Healthy Condiments to Use When Watching Your Cholesterol Levels

Although some condiments can add flavor to your dish, they can also add fat -- which can cause your cholesterol levels to increase. Inga Nielsen, istockphoto

Ketchup, mustard, mayonnaise - these and other tried-and-true condiments are what you usually turn to when you want to add flavor to whatever you are eating. However, when you’re watching your cholesterol and triglyceride levels, some of these ingredients can add extra calories to your diet. Although having high cholesterol doesn’t mean that you have to skip out on tasty dishes, it may mean modifying your intake on certain condiments and toppings you may have previously used in excess in your meals.

 

Condiments and Toppings: Best Bets

Some condiments and toppings are full of flavor - without being high in unhealthy ingredients. Although moderation is important with anything you wish to include in your cholesterol-lowering diet, you can be a little more generous with these ingredients due to the low level of saturated fat, sugar content, and calories they contribute to your meals:

  • Mustard - Most types of mustard, including the traditional yellow mustard and Dijon mustard, are low in fat. They can be used as a condiment or as an ingredient in certain pasta salads or vegetable medleys, if you want to add a little spice to your meal. Mustard is also low in calories, which makes it the perfect go-to condiment if you’re watching your weight. Honey mustard may be higher in sugar in comparison to other types of mustard-based condiments, so you should watch how much honey mustard you add to your foods.
  • Vinegar - Commonly used in cooking, vinegar is often added to salads and sandwiches for flavor. There are many varieties of vinegar available, including white wine, Balsalmic, and cider vinegar - all of which are low in calories and saturated fat.
  • Salsa - Fresh salsa is also a perfect add-on to many types of foods, including salads and sandwiches - or it can even be consumed alone. Not only does it contain many types of vegetables, it's also low in calories. Although you can also purchase salsa at your local grocery store, you should check the ingredients label on the packaging to make sure that it doesn’t have extra sugar or salt added to it.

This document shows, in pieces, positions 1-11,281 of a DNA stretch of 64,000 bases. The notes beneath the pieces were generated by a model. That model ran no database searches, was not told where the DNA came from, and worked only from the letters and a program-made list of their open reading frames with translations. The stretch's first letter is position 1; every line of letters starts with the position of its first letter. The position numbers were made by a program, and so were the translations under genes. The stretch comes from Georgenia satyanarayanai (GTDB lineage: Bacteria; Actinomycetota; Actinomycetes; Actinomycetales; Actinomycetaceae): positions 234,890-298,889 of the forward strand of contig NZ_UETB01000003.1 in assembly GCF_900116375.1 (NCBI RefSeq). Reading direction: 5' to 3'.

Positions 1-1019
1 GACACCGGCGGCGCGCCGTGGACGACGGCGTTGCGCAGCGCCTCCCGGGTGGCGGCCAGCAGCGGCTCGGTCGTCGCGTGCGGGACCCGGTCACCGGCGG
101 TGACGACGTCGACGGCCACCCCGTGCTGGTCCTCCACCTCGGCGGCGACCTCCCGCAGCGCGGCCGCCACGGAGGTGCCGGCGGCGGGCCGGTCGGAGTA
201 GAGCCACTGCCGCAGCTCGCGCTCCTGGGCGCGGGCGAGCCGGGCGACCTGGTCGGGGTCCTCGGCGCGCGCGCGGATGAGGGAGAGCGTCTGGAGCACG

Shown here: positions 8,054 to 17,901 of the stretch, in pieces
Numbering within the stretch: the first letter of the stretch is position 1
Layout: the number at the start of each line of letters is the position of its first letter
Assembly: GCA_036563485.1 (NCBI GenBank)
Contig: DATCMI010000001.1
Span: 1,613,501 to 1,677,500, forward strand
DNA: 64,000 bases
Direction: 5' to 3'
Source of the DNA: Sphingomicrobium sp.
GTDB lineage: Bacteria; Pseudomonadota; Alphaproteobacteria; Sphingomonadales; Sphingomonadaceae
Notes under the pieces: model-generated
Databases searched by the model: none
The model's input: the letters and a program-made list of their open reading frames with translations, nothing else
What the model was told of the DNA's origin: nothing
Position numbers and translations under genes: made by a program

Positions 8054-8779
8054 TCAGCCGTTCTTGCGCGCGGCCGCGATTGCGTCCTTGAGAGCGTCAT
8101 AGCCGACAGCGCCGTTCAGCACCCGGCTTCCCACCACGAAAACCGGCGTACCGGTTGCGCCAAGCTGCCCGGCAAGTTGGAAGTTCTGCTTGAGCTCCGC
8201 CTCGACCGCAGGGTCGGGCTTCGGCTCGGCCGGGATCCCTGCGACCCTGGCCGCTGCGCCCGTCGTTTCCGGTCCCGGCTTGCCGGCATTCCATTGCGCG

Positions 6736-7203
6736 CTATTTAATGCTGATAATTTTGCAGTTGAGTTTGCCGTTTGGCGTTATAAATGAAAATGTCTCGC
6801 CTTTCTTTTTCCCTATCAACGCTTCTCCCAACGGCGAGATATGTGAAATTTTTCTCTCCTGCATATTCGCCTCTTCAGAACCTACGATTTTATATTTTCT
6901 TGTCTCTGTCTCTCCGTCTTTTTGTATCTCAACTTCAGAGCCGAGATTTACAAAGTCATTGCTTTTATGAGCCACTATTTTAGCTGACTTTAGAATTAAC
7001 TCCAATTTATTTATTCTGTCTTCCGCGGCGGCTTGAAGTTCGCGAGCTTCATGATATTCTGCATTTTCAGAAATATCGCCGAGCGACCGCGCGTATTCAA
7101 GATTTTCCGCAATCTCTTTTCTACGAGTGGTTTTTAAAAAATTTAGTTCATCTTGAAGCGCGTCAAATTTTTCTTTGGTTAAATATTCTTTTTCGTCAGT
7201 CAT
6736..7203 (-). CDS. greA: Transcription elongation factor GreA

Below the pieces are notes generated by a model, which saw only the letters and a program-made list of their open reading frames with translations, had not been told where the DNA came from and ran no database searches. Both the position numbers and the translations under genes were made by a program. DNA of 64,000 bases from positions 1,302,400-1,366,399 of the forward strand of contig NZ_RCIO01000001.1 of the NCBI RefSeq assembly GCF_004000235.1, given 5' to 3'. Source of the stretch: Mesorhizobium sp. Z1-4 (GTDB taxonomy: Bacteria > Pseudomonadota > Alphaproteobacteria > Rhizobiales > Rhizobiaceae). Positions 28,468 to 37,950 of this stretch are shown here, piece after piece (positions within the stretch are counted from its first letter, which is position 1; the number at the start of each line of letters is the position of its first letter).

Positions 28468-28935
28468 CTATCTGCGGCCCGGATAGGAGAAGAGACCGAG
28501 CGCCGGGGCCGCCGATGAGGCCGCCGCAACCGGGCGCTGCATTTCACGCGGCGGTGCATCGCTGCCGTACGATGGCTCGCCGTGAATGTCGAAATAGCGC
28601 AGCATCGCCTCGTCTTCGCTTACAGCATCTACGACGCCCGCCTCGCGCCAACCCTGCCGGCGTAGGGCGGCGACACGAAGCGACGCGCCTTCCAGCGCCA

• Horseradish - Made from the root of the horseradish plant and vinegar, horseradish is commonly added to sandwiches and certain meats. This ingredient is typically low in fat and cholesterol, but you should always consult the food labels, because some versions of horseradish may contain mayonnaise or cream, which can add extra saturated fat to the condiment. Horseradish with these ingredients will usually state the word “creamy” on the label.
  • Worcestershire sauce – This tasty condiment is usually added to meats and sandwiches, as well as to soups, to lend a little flavor. Usually, this sauce is low in calories, sugar, and fat - making it the perfect addition if you’re looking to add a little more taste to your meal. However, some manufacturers may sneak extra sugar and salt into some of these sauces, so make sure that you check the food label before purchasing.

Condiments and Toppings You Should Limit

Although some condiments are low in fat, others may contain higher amounts of saturated fat and sugar, all of which can heap on extra calories to your diet - especially if you’re accustomed to adding large amounts of these condiments to your meals.

The following condiments should be limited in your heart-healthy diet. 

  • Mayonnaise – Mayonnaise is one of the more commonly used spreads on sandwiches. It contains oil, which can add fat and calories to your meal. Mayonnaise also serves as a base for cream-based condiments, such as tartar sauce and creamy dressings, such as Ranch or Thousand Island. There are low-fat varieties of mayonnaise available, but these could also contain more sugar than their high-fat counterparts.
  • Ketchup – This condiment has a lot of potential, but can introduce additional sugar to your diet, depending upon which brand you use. When selecting a ketchup product, make sure that you read the package labeling. Although ketchup usually does not contain fat, it can contain high amounts of salt and sugar or corn syrup, which could affect your lipids. When in doubt, you could also make your own ketchup sauce from scratch, a healthier alternative that is equally delicious.
  • Gravy – Gravies can be prepared from the juices of the meat you are cooking at home, or they can be bought at your grocery store. In any case, gravy should not be consumed in large amounts due to their saturated fat content. There are low-fat variations of gravy available if you're looking for a gravy that is lower in fat and calories. Additionally, mushroom gravy is lower in calories and saturated fat in comparison to chicken and beef varieties.

     

This isn’t an all-inclusive list, so if your favorite condiment or topping is not included, always make sure to consult the food label on the back of the package to check fat, carbohydrate, and caloric content.

Sources:

Whitney EN and Rolfes SR. Understanding Nutrition. 13th edition, 2012.

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